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Zimbabwe's land reform still controversial

With little in the way of equipment, farmers manually tend their crops in Zimbabwe  

MASHONALAND CENTRAL, Zimbabwe (CNN) -- One small group of black farmers is benefiting from Zimbabwe's controversial land reform program. Last October 20 families were resettled on a formerly white-owned farm that was acquired by government for resettlement.

Each farmer has been allocated 12-acre plots and almost all the work is carried out manually. Government promises of support and assistance have been slow in materializing, yet the farmers are doing the best they can and the harvest looks promising.

"We had to scratch to find some inputs," said Silver Chinyane, a resettled farmer. "Because backup facilities like tractors were so scarce because they were in demand, in fact. But with the chance, one has got to utilize that chance."

Zimbabwe's government points to examples like this as proof that despite difficulties its land reform program is working. Governor Elliot Manyika heads the committee that oversees the government's ambitious land resettlement scheme in his province.

More than 2,000 white owned farms, comprising 5 million hectares, have been targeted for resettlement countrywide. The government says the program is organized and sustainable.

"We are talking about bringing in 5,000 - 6,000 small-scale commercial farmers who will be viable," said the governor.

But for some white farmers land reform has brought chaos despite government pledges that productive farms would not be targeted for resettlement.

After almost three decades working the land, farmer Ian Miller is facing his bleakest year yet. Last October, without warning or official notification, 150 black demonstrators overran his farm. They said they were seizing the land and warned him not to plant any new crops. A few weeks later his farm manager was severely assaulted.

Today, bananas are the only crops he is allowed to harvest. The occupiers have planted almost 90 percent of his fields. The future of his farm and the more than 300 people he employs hang in the balance.

Government supporters led by veterans of Zimbabwe's War of Liberation have been at the forefront of the occupation of thousands of white-owned farms throughout Zimbabwe that began a year ago. Their campaign has been marked by violent confrontations that have seen several farmers killed and thousands of farm workers assaulted.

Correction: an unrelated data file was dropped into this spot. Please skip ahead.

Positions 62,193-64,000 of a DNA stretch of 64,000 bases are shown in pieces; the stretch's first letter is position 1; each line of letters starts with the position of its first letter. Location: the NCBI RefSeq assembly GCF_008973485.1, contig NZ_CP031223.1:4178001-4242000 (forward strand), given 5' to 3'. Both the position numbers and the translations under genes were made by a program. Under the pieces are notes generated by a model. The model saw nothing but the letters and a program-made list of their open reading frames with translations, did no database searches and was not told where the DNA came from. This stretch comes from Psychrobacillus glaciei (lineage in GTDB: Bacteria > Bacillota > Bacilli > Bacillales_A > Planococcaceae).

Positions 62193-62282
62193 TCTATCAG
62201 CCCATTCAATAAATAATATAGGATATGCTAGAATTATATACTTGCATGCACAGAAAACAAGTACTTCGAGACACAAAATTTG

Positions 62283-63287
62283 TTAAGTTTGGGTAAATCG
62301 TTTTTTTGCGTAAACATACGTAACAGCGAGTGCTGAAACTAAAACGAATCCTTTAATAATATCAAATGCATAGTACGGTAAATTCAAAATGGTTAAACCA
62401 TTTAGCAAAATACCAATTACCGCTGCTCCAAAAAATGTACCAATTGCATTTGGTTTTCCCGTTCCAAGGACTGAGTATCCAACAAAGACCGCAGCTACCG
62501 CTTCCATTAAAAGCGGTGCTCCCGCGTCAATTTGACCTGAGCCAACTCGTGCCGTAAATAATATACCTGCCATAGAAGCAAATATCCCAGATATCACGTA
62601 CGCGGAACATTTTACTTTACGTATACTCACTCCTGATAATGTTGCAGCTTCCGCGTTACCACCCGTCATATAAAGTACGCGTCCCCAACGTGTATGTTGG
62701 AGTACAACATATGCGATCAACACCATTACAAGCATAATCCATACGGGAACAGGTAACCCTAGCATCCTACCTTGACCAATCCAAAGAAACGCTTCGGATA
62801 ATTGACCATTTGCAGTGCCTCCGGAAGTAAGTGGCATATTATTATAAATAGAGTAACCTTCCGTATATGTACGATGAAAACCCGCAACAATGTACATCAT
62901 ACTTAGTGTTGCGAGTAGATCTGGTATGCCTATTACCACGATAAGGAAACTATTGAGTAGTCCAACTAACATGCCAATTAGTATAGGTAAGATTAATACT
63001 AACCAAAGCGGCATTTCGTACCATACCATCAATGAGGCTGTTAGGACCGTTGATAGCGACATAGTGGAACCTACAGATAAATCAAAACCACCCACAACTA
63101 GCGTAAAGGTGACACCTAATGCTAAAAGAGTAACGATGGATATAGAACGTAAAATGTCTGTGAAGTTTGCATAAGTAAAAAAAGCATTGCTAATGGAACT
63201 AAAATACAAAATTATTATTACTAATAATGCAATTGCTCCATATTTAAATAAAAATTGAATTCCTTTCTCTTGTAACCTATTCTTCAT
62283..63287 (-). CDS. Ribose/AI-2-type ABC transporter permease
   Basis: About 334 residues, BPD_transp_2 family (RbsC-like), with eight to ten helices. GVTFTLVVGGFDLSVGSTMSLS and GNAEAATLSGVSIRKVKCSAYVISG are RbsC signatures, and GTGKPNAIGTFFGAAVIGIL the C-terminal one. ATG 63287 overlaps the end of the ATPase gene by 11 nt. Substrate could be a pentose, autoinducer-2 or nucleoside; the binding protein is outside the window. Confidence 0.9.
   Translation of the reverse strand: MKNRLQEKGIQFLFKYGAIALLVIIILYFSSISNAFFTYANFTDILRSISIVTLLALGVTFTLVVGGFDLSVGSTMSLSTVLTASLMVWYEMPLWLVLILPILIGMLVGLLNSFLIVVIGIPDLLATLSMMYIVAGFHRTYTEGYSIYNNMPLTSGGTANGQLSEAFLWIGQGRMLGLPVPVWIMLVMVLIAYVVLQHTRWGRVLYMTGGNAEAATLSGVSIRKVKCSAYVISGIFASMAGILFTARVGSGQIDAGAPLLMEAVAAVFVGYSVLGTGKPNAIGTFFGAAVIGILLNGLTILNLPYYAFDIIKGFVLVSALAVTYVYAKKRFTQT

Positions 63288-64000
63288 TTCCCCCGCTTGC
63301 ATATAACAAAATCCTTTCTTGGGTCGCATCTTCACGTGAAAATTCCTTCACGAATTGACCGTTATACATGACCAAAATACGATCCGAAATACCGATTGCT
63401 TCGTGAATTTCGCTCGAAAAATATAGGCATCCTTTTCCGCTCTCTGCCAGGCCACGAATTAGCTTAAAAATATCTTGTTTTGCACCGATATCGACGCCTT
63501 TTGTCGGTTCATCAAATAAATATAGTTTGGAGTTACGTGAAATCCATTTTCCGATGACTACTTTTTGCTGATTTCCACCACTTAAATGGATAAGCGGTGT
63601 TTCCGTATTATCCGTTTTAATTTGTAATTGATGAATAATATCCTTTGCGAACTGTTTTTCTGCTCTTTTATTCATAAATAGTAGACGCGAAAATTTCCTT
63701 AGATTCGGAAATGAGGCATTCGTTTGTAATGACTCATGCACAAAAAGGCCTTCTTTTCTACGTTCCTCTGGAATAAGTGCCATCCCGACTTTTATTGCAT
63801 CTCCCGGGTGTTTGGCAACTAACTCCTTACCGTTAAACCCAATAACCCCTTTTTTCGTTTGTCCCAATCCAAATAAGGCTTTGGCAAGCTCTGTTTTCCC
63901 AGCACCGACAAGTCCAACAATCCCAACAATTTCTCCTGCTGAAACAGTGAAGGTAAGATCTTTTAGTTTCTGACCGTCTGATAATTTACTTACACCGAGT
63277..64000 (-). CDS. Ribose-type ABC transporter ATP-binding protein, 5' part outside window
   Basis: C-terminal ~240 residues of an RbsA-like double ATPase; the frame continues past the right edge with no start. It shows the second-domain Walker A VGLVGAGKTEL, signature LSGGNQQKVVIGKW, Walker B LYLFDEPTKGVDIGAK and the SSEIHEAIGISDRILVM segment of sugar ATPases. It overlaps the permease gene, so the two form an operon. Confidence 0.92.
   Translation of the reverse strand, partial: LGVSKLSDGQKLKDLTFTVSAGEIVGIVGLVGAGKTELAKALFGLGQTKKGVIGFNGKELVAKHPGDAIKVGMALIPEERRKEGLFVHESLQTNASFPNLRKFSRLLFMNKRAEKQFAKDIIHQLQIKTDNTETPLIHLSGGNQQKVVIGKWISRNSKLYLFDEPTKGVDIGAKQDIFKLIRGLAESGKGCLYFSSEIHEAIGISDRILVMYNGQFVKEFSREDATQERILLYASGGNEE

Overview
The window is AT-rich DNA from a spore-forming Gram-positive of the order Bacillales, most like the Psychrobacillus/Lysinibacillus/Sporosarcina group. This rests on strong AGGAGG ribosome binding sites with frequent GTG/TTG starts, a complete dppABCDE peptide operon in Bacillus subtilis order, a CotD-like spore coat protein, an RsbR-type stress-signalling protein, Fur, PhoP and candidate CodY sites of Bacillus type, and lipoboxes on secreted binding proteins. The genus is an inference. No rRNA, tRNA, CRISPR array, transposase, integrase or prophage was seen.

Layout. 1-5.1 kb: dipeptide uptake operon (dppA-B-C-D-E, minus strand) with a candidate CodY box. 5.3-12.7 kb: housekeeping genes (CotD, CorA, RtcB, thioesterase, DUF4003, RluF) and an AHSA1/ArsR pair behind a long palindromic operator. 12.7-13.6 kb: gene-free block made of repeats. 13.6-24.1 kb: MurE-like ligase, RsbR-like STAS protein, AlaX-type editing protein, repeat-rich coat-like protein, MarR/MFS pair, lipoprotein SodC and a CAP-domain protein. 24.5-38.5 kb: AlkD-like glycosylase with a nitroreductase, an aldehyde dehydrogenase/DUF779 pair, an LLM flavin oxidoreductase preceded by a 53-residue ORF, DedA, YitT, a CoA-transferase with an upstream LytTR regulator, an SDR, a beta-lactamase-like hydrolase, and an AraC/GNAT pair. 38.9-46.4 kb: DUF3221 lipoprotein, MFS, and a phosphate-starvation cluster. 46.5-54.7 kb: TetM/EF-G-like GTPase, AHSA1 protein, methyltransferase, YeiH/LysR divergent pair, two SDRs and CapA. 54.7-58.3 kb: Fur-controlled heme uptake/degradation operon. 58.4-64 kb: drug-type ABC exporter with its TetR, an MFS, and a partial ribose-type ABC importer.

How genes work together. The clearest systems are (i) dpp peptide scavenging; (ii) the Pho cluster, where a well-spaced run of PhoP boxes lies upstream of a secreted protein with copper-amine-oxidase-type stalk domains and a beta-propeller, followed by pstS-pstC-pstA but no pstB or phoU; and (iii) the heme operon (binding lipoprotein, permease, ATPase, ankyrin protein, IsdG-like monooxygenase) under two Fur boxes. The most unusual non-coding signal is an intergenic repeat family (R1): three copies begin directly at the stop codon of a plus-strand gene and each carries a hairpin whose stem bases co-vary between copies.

But Miller claims that on this farm the occupiers are just being used as a front for powerful people who have been allocated large parcels of land to farm.

"The process of land resettlement on this farm has nothing to do with the poverty-ridden peasants; they are not being given an opportunity," Miller said. "It seems that law and order has broken down and that the people who have moved onto this farm are taking advantage of a lawless situation."

The government denies any involvement in the lawlessness on farms like Miller's. It also claims that its resettlement program and even the farm invasions have had a minimal impact on the agricultural output of the commercial farms, which accounts for almost one-quarter of Zimbabwe's economy.

"Do you know that this year we have the biggest crop of tobacco, we have the biggest crop of cotton, despite all the negative publicity we have received, despite all the innuendoes about the land demonstrations," said Governor Manyika.

But many farmers disagree. Chris Thorne is a founding member of a syndicate that has become one of the largest grain producers in Zimbabwe. He claims to have been completely shut down because of invaders on his farm.

"If we produce 20 percent of the country's wheat in this little number here, you've got to believe the impact it's going to have on the national production," said Thorne. "I mean we're going to run into food shortages no doubt in my mind, for political gain."

Many observers believe the question of land distribution is being used by the government both to win favors and to settle political scores. Many of the farmers being targeted by the unlawful protests are perceived to be supporters of the political opposition.

"The whole point of the invasions has been political," said opposition politician Tedai Biti. "The whole point of the invasions has had little to do with genuine land reform in the country."

Promise Matangira is one of the small numbers of black commercial farmers who bought his farm in 1997. He says he has benefited from government support programs that have allowed him to buy seven tractors and irrigation equipment. He also happens to be a veteran of Zimbabwe's liberation war but is not involved with the land seizures. He believes his own experience is proof that with the right support blacks can become successful commercial farmers.

"Given time and a piece of land everybody will go and work," Matangira said. "And we have made it from advice, which we had and got from other people, then why can't I personally go out to help my own fellow man succeed?"

Zimbabwe's land resettlement program continues to be mired in controversy. While it appears to be succeeding in some areas there is clear evidence of lawlessness in others. Last December Zimbabwe's supreme court ruled that the farm invasions were illegal and the government's seizures of land was unconstitutional. Still the government is pressing ahead, saying the land issue is a political matter and not a legal one.

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4:30pm ET, 4/16

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